A poor but honest and hardworking waitress from way across the tracks meets and falls in love with a college student from the upper-stuffy class, but the Mama of the intended objects to the... See full summary »
After Florence Fallon's father dies unappreciated in the church where he preached for many years, she becomes embittered and loses faith. She teams up with Horsby, a con man, and performs ... See full summary »
Two days before Marian and Ned are to be married, he is killed by the husband of a woman he was seeing on the side. Marian becomes withdrawn and they send her to the Canadian Rockies for ... See full summary »
Alfred E. Green,
Fannie (Lois Wilson), an ambitious music hall performer, becomes a success with the help of Johnny Fay (Sam Hardy), master of ceremonies and an inveterate gambler. He marries her, and three years later they have a child. In New York they are engaged at a nightclub where Fannie is seen by Bronson (Philip Strange) and Baron (Louis John Bartels), musical comedy producers. They offer Fannie a job if she will agree to leave Johnny, but she refuses. Fannie and Johnny are fired when a reformer discovers their child, and Johnny loses their last penny gambling. In desperation, Fannie accepts Bronson's offer, while Johnny gets along singing in a honky-tonk. Fannie decides to divorce him but changes her mind when she hears Johnny singing on the radio. Fannie is a flop until Johnny is engaged to stage the show, for which he has actually written the music, and they are then reconciled.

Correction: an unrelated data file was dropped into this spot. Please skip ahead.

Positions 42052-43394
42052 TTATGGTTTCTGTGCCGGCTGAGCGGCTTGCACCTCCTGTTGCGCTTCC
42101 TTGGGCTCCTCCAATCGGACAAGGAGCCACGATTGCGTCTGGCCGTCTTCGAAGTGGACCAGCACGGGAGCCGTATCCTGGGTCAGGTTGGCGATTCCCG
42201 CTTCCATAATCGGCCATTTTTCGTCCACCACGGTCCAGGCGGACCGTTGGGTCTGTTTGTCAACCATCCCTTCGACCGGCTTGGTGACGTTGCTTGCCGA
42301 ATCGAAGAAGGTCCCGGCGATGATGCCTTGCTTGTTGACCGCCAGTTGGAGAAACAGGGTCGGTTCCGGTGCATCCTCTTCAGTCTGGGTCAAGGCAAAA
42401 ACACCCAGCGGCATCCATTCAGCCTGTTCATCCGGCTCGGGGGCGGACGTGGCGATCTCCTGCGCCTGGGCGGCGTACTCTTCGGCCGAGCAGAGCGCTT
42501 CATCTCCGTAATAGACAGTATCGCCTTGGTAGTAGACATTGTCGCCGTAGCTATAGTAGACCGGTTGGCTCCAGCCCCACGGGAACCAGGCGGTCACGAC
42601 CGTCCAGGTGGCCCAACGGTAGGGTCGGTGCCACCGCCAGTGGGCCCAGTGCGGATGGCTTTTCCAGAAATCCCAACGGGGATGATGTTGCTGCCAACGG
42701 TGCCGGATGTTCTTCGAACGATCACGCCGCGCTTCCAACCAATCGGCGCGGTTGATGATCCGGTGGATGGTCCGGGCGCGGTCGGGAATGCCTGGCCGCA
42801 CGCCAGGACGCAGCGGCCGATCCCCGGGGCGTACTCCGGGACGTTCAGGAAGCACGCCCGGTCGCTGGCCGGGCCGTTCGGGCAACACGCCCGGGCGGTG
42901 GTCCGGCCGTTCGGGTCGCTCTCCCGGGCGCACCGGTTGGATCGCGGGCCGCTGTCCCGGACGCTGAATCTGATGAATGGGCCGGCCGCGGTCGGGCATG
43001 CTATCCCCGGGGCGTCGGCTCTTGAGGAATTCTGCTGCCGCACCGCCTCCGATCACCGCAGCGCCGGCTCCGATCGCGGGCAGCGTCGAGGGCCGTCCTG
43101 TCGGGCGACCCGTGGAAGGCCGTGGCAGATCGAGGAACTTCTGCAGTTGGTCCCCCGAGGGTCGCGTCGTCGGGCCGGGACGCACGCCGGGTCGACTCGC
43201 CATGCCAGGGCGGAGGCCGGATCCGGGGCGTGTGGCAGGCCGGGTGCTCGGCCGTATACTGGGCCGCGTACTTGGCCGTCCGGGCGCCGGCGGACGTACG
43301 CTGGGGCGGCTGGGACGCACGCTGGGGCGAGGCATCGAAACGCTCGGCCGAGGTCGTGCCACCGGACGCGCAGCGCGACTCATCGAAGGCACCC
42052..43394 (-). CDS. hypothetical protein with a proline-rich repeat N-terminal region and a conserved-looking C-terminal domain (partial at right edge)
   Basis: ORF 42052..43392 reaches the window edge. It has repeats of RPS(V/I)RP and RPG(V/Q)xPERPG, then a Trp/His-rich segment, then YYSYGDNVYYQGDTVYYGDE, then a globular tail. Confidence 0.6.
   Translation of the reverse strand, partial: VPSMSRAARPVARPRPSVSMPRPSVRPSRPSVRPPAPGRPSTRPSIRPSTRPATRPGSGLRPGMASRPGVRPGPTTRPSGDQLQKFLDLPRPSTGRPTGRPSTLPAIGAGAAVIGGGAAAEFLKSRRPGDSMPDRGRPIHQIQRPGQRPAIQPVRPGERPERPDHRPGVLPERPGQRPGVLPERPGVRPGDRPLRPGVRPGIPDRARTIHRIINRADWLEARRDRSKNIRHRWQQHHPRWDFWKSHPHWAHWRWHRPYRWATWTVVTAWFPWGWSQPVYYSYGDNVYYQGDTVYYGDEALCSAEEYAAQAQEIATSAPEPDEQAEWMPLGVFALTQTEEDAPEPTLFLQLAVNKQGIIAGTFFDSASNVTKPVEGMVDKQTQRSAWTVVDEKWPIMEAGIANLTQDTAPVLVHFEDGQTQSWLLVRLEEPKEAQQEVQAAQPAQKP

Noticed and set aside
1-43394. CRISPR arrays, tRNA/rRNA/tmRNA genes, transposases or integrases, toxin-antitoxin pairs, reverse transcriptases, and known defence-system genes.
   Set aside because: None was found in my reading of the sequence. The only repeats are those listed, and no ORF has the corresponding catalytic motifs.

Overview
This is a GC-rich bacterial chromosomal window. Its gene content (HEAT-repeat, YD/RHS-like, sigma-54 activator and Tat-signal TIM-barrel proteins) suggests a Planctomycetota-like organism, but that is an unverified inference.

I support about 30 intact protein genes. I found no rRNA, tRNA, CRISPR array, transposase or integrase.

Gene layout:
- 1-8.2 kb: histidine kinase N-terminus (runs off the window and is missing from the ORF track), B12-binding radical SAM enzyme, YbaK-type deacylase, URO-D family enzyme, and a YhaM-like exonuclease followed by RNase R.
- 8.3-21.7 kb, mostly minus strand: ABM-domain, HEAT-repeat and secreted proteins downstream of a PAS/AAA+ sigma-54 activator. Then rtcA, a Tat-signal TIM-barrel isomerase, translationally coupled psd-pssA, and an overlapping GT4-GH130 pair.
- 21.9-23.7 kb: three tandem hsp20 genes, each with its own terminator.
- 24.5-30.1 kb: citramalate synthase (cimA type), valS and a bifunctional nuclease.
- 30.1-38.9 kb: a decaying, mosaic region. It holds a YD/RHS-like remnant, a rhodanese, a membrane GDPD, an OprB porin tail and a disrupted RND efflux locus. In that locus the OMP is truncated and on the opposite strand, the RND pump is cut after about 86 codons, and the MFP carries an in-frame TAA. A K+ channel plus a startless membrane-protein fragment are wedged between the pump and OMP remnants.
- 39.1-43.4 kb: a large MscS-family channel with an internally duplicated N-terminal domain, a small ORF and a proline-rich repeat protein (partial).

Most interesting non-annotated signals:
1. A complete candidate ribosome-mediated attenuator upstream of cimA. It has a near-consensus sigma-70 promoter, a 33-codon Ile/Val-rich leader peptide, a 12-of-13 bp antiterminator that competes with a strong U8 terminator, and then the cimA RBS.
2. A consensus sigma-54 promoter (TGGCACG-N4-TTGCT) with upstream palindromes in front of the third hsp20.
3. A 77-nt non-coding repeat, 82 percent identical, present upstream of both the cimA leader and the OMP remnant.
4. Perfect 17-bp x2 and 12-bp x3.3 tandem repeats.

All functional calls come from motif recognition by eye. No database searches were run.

The loss of this 1927 drama/romance remains a tragedy for many fans of silent cinema. The cast included some of the most popular stars of the day, playing themselves, including June Collyer , Sylvia Sidney , Georgette Duval along with a young Barbara Stanwyck and Ann Sothern playing fan dancers, both uncredited. Distributed by First National Pictures, Broadway Nights remains a sad loss.
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